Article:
Thursday, September 19, 2013

Things Have Changed a Bit in Eighty Years

When someone is appointed to a significant post in the US government -- something, we'll say, at the cabinet level or even a cabinet member's top assistant, or ambassador to a major country -- it is to be anticipated that there will be hearings by the appropriate committee of the Senate during which he or she will be questioned. In some cases the questioning may get rather tough, in other cases not, but certainly such candidates will be called in and expected to defend their qualifications and past job performance, and to give an idea of what they intend to do in their new position.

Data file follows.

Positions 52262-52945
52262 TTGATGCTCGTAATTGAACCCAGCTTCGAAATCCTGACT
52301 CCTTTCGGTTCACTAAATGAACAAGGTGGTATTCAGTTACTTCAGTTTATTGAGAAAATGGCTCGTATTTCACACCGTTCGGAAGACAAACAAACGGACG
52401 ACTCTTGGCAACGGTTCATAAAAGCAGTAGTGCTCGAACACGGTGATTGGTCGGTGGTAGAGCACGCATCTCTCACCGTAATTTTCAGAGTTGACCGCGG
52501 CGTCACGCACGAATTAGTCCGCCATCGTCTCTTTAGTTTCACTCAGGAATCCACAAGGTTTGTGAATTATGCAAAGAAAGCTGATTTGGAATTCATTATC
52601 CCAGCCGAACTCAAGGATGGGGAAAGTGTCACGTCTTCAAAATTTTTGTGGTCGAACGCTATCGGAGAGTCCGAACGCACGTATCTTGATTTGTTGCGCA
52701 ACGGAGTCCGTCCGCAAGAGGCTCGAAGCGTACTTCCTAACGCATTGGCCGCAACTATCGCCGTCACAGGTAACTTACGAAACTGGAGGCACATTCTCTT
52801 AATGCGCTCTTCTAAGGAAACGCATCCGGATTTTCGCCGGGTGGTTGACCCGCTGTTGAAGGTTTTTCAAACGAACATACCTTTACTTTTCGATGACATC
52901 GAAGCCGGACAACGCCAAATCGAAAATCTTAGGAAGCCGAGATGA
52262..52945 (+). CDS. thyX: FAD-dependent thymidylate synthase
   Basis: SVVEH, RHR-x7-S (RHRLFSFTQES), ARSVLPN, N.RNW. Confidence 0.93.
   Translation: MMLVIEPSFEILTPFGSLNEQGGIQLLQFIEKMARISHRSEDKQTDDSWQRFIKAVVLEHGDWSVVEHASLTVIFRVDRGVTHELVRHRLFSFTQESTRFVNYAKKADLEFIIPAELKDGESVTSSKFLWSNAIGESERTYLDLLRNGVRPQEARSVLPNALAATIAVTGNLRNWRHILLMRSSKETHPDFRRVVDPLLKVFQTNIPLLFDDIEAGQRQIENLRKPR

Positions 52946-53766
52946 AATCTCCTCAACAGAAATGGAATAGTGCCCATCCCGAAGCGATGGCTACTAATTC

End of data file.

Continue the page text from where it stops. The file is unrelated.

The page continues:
Currently I am reading a book called In the Garden of Beasts, about William Dodd, he first US Ambassador to Germany during the Nazi era, appointed in June 1933. About the appointment, the author, Erik Larson, writes:
... Dodd called the White House and informed Roosevelt’s secretary that he would accept the job. Two days later Roosevelt placed Dodd’s appointment before the Senate, which confirmed him that day, requiring neither Dodd’s presence nor the kind of interminable hearing that one day would become commonplace for key nominations. 
The book is quite good thus far, by the way. I read Larson's The Devil in the White City a few years ago, and enjoyed it as well.

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